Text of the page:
Despite the prohibition, at least for the adults, against causing any sort of a disturbance in the temple of the Faceless, I heard murmuring and people shifting uneasily in their seats on the now-familiar stone benches, which had ceased to be uncomfortable. In fact, at times I believed their unyielding surfaces to have molded themselves to my contours after the course of one year. I and the other children of our city, my friends included, had certainly spent a lot of mornings in the Oegon. At sixteen, I would finally attend worship services with the adults in the evening, and if–hope against hope!–I were chosen to be Masked, I would attend the midnight services, which lasted until dawn. Please, let me be worthy! I silently prayed.

With a jolt, I suddenly realized the importance of what the Exarch had said. Even he, who not only wore a mask but was the highest of the Masked Ones, was no longer worthy to seek the Faceless! Our god had stopped speaking. Only the Faceless knew what sort of vile transgressions we had committed in order for him to punish us this way. How were we ever to hear from him again?

The Exarch answered the hidden question in my mind: “We are weak. We are all but mortals, and we have become complacent in our souls.” What did this mean? I was trying to learn all I could through our city’s wise schoolmaster, but he’d never mentioned that particular word before. “We have taken the Faceless and his revelations for granted. Our lives depend upon him, and yet we consider him beneath our notice, like the air or the trees! Is this acceptable?” Silence. “Is this how we seek his face? If so, we’ll reap what we have sown, for he speaks to us no more.”

Stark terror cast a pallor upon the faces of all those assembled in the Oegon. If this was true, then how were we to live? Who would save us from the Fate Without a Name, which would condemn our souls to eternal torment after we died? Following the Faceless was the center of our lives, and without him, our sacred city would never have been built. Were we to live in vain now?

“Our grandfathers and our great-grandfathers were cast out, exiled into the mountains when the valley folk threatened to kill them for following the Faceless. They founded this city upon the rim of his Maw for a reason. Now you dare disgrace them, and our god himself? All of us have failed and fallen short, but at least we Masked Ones have spent day and night listening for his voice! We must make ourselves pure and righteous once again, never tiring in our desire to do his will. As of tonight, no one will be allowed outside after dark except for those who are Masked. Nights are to be spent in prayer, not idle pleasures.”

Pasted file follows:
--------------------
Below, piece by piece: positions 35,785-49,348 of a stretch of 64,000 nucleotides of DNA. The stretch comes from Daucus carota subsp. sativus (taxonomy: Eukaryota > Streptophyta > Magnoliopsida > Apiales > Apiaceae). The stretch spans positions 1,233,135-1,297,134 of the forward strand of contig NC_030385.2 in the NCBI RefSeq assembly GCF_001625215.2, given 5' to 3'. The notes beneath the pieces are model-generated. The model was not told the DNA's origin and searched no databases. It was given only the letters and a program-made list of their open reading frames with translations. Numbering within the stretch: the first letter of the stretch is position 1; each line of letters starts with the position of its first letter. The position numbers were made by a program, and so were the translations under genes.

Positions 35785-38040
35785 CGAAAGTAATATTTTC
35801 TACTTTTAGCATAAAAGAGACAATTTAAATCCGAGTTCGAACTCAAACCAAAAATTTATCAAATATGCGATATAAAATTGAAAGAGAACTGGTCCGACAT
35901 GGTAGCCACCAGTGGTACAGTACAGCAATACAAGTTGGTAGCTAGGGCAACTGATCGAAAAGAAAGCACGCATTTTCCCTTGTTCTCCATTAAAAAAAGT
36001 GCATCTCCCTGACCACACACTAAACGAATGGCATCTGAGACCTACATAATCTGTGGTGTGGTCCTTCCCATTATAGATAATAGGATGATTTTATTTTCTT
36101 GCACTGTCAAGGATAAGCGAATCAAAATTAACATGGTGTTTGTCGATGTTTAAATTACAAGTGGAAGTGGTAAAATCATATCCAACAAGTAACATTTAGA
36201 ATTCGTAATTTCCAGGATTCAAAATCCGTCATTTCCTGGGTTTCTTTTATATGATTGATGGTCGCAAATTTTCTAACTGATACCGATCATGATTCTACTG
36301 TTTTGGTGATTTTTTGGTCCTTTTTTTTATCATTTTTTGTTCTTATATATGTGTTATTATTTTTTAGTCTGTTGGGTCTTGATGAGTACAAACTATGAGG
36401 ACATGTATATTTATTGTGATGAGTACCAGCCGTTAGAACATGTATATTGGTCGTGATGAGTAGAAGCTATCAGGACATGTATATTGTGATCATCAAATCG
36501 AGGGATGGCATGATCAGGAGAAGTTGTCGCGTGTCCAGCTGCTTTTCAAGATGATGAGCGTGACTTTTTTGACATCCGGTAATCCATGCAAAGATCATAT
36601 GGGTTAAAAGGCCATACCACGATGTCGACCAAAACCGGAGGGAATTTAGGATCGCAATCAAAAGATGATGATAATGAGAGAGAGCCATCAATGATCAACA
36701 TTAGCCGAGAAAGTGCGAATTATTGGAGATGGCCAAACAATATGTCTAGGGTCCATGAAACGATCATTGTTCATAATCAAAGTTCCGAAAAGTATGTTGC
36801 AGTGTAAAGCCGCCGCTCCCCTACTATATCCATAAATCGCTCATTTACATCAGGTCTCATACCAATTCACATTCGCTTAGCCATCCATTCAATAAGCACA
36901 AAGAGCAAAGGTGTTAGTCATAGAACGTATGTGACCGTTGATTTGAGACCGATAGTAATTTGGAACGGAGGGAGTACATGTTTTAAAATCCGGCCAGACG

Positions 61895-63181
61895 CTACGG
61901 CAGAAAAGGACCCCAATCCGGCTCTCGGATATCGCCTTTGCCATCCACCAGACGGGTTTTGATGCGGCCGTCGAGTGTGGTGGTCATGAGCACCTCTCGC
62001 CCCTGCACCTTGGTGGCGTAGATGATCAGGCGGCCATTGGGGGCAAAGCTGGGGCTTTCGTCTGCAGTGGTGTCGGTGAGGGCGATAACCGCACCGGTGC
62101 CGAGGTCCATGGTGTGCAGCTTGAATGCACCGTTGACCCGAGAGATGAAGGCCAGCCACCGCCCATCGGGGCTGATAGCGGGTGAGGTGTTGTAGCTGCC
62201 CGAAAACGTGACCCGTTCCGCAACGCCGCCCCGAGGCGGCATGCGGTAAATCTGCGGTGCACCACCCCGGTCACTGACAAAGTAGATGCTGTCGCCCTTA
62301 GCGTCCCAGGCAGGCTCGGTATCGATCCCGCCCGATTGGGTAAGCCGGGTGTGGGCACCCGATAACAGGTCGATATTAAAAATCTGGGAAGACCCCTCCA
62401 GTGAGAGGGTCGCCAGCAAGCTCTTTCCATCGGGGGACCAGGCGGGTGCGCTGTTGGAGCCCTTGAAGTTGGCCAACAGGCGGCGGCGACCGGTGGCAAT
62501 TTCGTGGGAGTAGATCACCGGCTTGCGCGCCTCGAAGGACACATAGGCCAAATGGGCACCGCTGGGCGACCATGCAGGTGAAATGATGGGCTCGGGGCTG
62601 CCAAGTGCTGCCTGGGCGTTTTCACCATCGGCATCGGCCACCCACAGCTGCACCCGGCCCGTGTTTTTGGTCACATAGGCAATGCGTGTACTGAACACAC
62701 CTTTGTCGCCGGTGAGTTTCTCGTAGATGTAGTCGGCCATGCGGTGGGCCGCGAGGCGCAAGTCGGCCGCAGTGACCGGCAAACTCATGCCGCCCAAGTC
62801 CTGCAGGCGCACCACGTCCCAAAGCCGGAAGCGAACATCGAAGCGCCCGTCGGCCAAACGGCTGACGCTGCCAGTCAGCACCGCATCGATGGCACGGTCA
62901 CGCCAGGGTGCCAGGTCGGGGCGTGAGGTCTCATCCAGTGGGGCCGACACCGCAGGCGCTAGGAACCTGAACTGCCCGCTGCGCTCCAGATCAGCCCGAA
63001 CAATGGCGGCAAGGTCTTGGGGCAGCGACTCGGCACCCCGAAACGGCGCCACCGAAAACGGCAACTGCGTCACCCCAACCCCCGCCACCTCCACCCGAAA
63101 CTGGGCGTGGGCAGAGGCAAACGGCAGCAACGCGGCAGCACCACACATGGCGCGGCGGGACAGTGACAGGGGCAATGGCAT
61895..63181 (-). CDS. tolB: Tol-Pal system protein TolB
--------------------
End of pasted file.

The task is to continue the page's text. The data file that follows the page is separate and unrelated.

The sun was sinking low, bathing the Oegon in fire. Soon it disappeared behind the Maw of the Faceless, yawning cold and dark. The dawn would come again, but what did that matter if he was no longer communing or communicating with us? We were so terrified that none of us dared raise an objection to the curfew. Spending evenings indoors in order to devote ourselves to prayer was a small price to pay in order to hear the Faceless once more. If we did not, who knew what kind of punishment we’d bear?

“Go now. The sun has set, and may you worship as you ought. Y’lakh.”

This ancient word, a formal term for “farewell,” was only used by the Masked Ones. Technically, they were the sole people who were supposed to know what it meant, but they found it useful when they needed to bless those who were leaving the Oegon. In fact, after our daily children’s services, they always said it, and that was how we learned its meaning. We responded in kind, “EE-lakh,” with a guttural sound at the end. It was spelled with the K so we’d know to pronounce the H instead of saying “la” at the end. I knew this by research, and a few conversations with our schoolmaster after the day’s lessons were over!

When we arrived home, Mother did something strange. In the twilight that still illuminated our stone cottage, she lit a tall white candle, placed it in a wooden candlestick, and laid it on the kitchen table. “Come,” she said, her voice full of that faintly-echoing melancholy that sent shivers down my spine. “It’s time I told you.” She took my hands in hers, and I stared at the candle uneasily.

In the silence of our dining area, I could barely breathe. “What is it, Mother?” I finally managed to whisper.

“This is not the first time that the Faceless has ceased speaking to us.”

I couldn’t believe it! “When was it? Do you know?” The flame illuminating the room rose and flickered.

“Eight years ago.” She trailed off. “I’m starting to doubt that this particular occasion I’m remembering was the first time, but it was the beginning of the end for me.” With a quivering sigh that she let out slowly, Mother said, “Only you saved me from joining your father after…”

“After what?” My stomach felt hard and twisted, like a rope tied in knots.

“Eight years ago, very near the time you were born, the Exarch made the same announcement that he made tonight. He and his Masked Ones could no longer hear the Faceless, because our god had closed his mouth! None of us here in the city knew why, but the Exarch warned us that we had transgressed and forgotten the one we worshiped. He said we should pray.”

“Like tonight,” I said slowly, “but what did he mean when he said to pray as we ought? Is there a particular way to talk to the Faceless at a time like this, or did he simply say that praying is what we ought to do?”